On exchange programs a CU-Boulder student pays the equivalent of CU-Boulder in-state tuition, saving you a size-able amount in instructional costs compared to many other programs. See the table below for examples of countries/regions where exchange programs can help you save!
|Country/region||Exchange program||Non-exchange program|
|England||$15,089||$19,917 - $30,742|
|Scandinavia||$15,425 (Sweden)||$26,104 (Denmark)|
|Middle East/N. Africa||$15,965 (Egypt)||$20,298 (Morocco)|
Admission as an exchange recipient can be competitive for certain programs. Talk to a CU Study Abroad Advisor to learn more about how exchange programs work, and the available opportunities around the world. Exchange program applicants should ALWAYS apply for a CU-Boulder scholarship if they hope to be seriously considered for an exchange position.
Consult the Scholarships webpage for more comprehensive information about scholarship opportunities. Apply for as many scholarships as possible, don't miss deadlines and follow scholarship instructions carefully!
Summer study abroad programs may provide a more affordable option for some students since they cost less overall. However, long-term programs often provide more value per dollar spent, because you typically earn more credit hours on semester or year-long programs (see calculation below). Also, students often have less state/federal aid available for summer terms. Please see additional considerations below.
Consider the cost per credit-hour and cost per week:
In this scenario above, going for a semester is more economical in terms of cost per credit hour and per week.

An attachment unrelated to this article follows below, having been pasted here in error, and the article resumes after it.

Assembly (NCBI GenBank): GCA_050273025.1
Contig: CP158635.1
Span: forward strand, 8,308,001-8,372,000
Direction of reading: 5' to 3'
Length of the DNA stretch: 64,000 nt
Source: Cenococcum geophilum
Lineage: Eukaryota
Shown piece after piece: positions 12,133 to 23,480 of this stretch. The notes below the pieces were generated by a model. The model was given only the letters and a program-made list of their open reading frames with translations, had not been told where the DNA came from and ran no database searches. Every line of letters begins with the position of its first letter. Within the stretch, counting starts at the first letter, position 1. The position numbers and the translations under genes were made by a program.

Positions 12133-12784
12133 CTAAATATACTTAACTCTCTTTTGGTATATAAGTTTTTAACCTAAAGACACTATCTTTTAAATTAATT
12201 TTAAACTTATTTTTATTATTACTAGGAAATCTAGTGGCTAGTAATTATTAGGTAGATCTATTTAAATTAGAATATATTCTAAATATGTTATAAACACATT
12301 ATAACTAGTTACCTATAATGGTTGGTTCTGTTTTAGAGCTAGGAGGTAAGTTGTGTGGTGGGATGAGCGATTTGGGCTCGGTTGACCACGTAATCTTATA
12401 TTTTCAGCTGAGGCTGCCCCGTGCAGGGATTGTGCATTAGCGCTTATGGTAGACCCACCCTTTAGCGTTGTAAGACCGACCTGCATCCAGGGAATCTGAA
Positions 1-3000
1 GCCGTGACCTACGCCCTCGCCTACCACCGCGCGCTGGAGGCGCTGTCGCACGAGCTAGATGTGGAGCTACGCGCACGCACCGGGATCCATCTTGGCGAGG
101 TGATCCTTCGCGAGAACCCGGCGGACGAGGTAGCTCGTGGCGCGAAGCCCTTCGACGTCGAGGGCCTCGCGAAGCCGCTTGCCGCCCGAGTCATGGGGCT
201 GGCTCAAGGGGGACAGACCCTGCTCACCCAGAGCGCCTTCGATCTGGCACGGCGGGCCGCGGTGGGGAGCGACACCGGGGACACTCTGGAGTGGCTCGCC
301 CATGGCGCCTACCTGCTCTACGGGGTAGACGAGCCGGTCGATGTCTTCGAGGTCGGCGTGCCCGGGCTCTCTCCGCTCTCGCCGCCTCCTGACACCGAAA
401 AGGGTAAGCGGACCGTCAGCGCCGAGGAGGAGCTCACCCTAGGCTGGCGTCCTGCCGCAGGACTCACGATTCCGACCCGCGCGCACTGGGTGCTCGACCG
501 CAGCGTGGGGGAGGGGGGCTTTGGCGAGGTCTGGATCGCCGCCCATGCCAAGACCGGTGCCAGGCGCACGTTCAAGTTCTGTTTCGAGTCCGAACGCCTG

Calculate the cost of a summer abroad on top of a regular semester in Boulder, and compare that to the cost of a semester abroad. Studying abroad for a summer can sometimes exceed the cost of a semester abroad when added to the cost of a typical semester at CU. See the table below for an example:
Note that this scenario may not always ring true. Simply keep this scenario in mind when considering summer programs, and be sure to calculate this for yourself.
- Consider whether you rely upon a summer job to save money for the school year, and how studying abroad for a summer may impact your earnings. While you may also work during the regular school year, students typically work many more hours during the summer months and heavily rely upon summer earnings for the remainder of the year.
- Consider whether you will have any remaining financial aid to use for summer. The summer term at CU-Boulder is considered the last term of the year. What that means for you is that if you use all your financial aid eligibility during the academic year (the previous Fall & Spring), you will not have any eligibility left for summer. See the Financial Aid webpage for more information about how this works.